Professor’s home damaged after March tornadoes

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An EF1 tornado left Allison Smith, art history chair and professor, and her family in shock as it ripped through her roof leaving severe damage on the backside of her home. Photo courtesy of Allison Smith.

Alicia Allison

Staff reporter

aalliso9@jccc.edu

It was about 7 p.m. on March 6 when it hit. The loud whirring sound notified Allison Smith, Art History Chair and professor, and her family of the F2 tornado in their backyard. There was no siren. There wasn’t even a tornado warning for the south Leawood area. No one was hurt in the Leawood tornado, though Smith’s home, as well as a few of her neighbors’ homes, suffered severe damage.

“We were all just standing in our kitchen family room area just minutes after my daughter walked in the door, and we just literally heard this enormous sound,” Smith said. “It would be like a sound if there was a cement mixer driving down your street. Just this loud, loud, strange sound. I can’t really describe it. It was just very, very loud. We just literally all looked at each other. We didn’t need to say a word. We all just knew we were about to be hit by a tornado. There was just no doubt about it.”

The tornado was one of 53 that hit the midwest on March 6. According to weather.com, a dozen injuries were reported in Oak Grove, Missouri, after an EF3 tornado touched down and tracked nearly 12 miles around 8 p.m. In Trimble, Missouri, multiple homes were damaged by an EF2 tornado. Significant damage occurred north of the Kansas City metro area Monday evening near Trimble, Plattsburg and Lathrop in Missouri from an EF2 tornado with estimated winds around 132 mph.

“We were looking back through the live radar and seeing when the supercell [a thunderstorm with a deep, persistently rotating updraft] started,” Nick Bender, first alert meteorologist for KMBC, said. “It actually started in Johnson County and dropped that real big baseball- sized hail in Eudora and near DeSoto and there was wind damage at Executive, that Johnson County there, there at the airport there. That wasn’t a tornado. That was just straight lined wind, but it was going about 80 to 90 mph so it probably did the same amount of damage a small tornado would. And then we watched that supercell, when the supercell crossed the Johnson County line into Jackson County and prompted the tornado warning in Lees Summit.”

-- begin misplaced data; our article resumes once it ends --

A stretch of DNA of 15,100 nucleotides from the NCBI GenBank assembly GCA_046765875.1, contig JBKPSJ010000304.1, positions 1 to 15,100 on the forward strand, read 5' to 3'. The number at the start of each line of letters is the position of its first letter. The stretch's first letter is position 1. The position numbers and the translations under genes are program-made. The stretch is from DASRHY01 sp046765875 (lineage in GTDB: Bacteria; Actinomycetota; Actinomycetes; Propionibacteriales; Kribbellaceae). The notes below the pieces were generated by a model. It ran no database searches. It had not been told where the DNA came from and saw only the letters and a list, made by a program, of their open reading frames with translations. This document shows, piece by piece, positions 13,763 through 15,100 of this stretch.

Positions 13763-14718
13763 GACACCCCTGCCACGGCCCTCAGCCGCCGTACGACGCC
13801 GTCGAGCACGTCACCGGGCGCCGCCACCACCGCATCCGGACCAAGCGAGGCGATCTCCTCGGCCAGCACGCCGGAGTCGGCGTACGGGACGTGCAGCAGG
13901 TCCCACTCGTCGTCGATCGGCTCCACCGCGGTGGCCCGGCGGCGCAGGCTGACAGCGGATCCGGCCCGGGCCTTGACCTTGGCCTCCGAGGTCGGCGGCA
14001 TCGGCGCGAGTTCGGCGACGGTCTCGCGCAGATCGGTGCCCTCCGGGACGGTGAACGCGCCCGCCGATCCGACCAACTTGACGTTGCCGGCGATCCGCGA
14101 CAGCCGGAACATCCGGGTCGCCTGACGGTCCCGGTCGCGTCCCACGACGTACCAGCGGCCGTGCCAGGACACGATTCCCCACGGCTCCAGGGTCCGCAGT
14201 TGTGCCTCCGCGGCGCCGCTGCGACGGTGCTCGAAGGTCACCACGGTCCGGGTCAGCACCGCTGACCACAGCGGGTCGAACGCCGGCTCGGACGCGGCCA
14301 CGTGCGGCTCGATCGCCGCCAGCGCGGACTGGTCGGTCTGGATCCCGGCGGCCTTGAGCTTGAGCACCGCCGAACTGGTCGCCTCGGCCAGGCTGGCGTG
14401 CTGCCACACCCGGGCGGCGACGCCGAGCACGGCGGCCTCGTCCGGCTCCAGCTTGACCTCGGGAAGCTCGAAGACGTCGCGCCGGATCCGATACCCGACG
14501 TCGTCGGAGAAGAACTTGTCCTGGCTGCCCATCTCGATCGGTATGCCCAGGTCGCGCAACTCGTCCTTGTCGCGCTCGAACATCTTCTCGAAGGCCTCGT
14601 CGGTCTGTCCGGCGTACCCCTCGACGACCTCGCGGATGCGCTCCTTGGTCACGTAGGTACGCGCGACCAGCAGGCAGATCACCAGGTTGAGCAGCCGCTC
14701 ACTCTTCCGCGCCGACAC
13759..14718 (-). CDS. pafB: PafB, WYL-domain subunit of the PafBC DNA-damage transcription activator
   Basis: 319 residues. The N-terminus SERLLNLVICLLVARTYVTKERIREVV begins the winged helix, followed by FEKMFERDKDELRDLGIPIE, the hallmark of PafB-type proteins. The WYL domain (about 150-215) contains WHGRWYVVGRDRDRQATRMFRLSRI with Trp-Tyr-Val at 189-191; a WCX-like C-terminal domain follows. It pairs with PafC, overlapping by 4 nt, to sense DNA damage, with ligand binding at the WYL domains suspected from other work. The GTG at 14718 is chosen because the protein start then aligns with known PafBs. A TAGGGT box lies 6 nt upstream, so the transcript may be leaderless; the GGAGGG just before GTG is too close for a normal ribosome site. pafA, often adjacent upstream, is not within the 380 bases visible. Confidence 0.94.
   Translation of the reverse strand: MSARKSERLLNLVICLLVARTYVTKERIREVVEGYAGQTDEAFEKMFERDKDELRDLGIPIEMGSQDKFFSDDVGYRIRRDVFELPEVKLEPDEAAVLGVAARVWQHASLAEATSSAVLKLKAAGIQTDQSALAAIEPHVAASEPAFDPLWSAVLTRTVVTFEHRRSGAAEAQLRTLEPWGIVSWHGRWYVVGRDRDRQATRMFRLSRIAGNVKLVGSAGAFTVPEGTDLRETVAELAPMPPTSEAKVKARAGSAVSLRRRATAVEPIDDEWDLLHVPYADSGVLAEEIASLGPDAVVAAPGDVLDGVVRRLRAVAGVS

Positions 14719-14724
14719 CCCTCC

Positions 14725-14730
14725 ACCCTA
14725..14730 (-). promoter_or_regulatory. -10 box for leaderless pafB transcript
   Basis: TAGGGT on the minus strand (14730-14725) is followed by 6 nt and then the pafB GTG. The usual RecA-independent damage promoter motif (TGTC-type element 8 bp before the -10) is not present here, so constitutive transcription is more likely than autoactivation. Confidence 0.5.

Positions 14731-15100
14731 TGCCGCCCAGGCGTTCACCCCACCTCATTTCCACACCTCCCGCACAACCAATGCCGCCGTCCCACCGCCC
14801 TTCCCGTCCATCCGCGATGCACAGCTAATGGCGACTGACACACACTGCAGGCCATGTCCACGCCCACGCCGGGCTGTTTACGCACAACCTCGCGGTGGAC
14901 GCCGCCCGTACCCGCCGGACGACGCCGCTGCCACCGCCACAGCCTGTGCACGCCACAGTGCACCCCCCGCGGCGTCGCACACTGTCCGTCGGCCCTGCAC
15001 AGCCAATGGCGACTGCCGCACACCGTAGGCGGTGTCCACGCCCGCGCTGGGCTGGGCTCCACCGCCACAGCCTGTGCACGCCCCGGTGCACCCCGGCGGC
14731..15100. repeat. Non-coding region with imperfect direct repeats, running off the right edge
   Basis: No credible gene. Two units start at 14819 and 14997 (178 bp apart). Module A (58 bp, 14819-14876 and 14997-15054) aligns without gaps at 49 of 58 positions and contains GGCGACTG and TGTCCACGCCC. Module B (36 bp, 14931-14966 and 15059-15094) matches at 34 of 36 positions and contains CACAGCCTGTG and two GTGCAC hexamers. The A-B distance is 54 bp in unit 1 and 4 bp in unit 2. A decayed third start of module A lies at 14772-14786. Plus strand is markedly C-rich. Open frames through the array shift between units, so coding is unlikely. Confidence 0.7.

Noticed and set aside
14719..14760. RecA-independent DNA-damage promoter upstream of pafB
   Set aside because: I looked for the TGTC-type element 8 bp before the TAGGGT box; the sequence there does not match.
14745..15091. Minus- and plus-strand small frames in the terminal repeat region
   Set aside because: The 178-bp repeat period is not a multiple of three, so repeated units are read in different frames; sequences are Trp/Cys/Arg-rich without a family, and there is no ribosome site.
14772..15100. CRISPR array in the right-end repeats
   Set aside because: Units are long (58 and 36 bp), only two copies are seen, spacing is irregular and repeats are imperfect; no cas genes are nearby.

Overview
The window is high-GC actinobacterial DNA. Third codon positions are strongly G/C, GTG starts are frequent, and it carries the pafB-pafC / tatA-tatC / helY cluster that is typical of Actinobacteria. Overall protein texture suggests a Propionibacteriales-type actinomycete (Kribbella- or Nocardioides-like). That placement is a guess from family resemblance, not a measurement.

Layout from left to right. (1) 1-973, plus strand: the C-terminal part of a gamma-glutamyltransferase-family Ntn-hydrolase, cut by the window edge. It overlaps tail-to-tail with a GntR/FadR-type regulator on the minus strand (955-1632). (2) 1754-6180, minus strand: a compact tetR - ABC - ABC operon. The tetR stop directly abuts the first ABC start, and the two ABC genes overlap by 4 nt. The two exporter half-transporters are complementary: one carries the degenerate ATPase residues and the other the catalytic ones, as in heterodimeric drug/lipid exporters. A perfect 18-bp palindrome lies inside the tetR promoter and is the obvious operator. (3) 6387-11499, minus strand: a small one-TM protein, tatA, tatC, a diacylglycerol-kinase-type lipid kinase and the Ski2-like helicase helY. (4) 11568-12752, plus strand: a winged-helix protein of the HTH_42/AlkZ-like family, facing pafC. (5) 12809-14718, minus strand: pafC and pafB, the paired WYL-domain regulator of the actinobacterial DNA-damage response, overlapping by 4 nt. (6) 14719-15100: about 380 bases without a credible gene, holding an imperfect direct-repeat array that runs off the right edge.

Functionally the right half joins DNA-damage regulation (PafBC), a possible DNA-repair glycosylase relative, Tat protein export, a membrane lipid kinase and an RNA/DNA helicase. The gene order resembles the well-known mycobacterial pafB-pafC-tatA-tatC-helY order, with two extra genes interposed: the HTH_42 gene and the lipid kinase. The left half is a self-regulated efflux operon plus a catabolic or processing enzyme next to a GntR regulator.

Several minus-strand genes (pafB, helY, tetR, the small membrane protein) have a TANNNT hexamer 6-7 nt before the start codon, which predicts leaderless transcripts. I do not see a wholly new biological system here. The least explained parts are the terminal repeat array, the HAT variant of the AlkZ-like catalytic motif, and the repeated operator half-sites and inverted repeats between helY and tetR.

Bender was in a storm tracker vehicle just a mile from the tornado chasing the storm. He caught a video of the tornado hitting Oak Grove, going through power lines, alerting everyone in the area to head to safety.

“We were about a mile and change [from the tornado,] so we got really close,” Bender said. “I don’t like the be that close just because you become part of the warning. You can’t help the warning, but it was night and moving at 60 mph and that’s just the way it wound up. I was fortunate that we had interstate 70 so we could go 70 mph straight East and I had good options to get away from that tornado. But, it’s so important to get that video out because you just know that a siren in a warning in the midwest to get people to go to their basement, stop making dinner, stop watching TV and go to their tornado shelter”

Bender and his team went back to the tornado site in Oak Grove the next morning to talk to people about their experience. According to what many of the residents told him, his live footage is what got them to take action.

“I had one woman come up to me and started crying, and I just gave me a big ol’ hug,” Bender said. “You don’t say anything, you just hug. The neighborhoods that were destroyed, to me, it looks like it was always like that. This wasn’t a neighborhood. There weren’t kids riding their bicycles before the sun went down. There weren’t lights and people walking their dogs and stuff. This was the way it always was. It was always destroyed. It is a very disturbing feeling. You can smell fresh cut wood. There’s stuff strewn all over the place that shouldn’t be there. People are just walking around dazed and confused. It’s rough, but it’s rough for them. It is rough to see it, but [when we go back out] it’s about them.”

KMBC has posted a relief fund on their website at http://www.kmbc.com/article/heres-how-you-can-help-oak-grove-tornado-victims/9104436

Donations can be dropped off at the Independence Community Services League located at 404 N. Noland Road from 8 am to noon and from 1-5 pm, Monday – Friday. Donations will also be accepted at the Blue Springs office and Grain Valley office on Wednesday. The Blue Springs office is located at 200 SW 10th Street , Blue Springs and the Grain Valley office located at 207 W Walnut Street, Grain Valley.

 

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